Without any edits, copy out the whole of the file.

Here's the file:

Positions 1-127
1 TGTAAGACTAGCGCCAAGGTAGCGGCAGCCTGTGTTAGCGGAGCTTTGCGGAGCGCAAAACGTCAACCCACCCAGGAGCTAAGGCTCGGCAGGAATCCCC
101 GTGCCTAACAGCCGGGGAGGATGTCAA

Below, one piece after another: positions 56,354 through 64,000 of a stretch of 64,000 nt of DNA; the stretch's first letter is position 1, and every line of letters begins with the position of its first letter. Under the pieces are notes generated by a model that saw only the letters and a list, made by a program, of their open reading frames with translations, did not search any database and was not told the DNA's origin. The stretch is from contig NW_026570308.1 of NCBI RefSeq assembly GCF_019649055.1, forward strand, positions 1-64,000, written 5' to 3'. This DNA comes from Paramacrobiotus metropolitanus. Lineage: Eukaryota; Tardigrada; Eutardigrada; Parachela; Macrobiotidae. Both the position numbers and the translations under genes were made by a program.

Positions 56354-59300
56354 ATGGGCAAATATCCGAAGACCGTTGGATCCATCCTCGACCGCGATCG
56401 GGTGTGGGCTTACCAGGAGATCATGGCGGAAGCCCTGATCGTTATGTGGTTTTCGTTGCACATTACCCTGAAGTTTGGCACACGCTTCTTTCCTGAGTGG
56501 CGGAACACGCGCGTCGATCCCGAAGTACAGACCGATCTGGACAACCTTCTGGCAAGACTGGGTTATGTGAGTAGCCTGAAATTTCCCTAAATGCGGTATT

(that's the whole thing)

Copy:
Positions 1-127
1 TGTAAGACTAGCGCCAAGGTAGCGGCAGCCTGTGTTAGCGGAGCTTTGCGGAGCGCAAAACGTCAACCCACCCAGGAGCTAAGGCTCGGCAGGAATCCCC
101 GTGCCTAACAGCCGGGGAGGATGTCAA

Below, one piece after another: positions 56,354 through 64,000 of a stretch of 64,000 nt of DNA; the stretch's first letter is position 1, and every line of letters begins with the position of its first letter. Under the pieces are notes generated by a model that saw only the letters and a list, made by a program, of their open reading frames with translations, did not search any database and was not told the DNA's origin. The stretch is from contig NW_026570308.1 of NCBI RefSeq assembly GCF_019649055.1, forward strand, positions 1-64,000, written 5' to 3'. This DNA comes from Paramacrobiotus metropolitanus. Lineage: Eukaryota; Tardigrada; Eutardigrada; Parachela; Macrobiotidae. Both the position numbers and the translations under genes were made by a program.

Positions 56354-59300
56354 ATGGGCAAATATCCGAAGACCGTTGGATCCATCCTCGACCGCGATCG
56401 GGTGTGGGCTTACCAGGAGATCATGGCGGAAGCCCTGATCGTTATGTGGTTTTCGTTGCACATTACCCTGAAGTTTGGCACACGCTTCTTTCCTGAGTGG
56501 CGGAACACGCGCGTCGATCCCGAAGTACAGACCGATCTGGACAACCTTCTGGCAAGACTGGGTTATGTGAGTAGCCTGAAATTTCCCTAAATGCGGTATT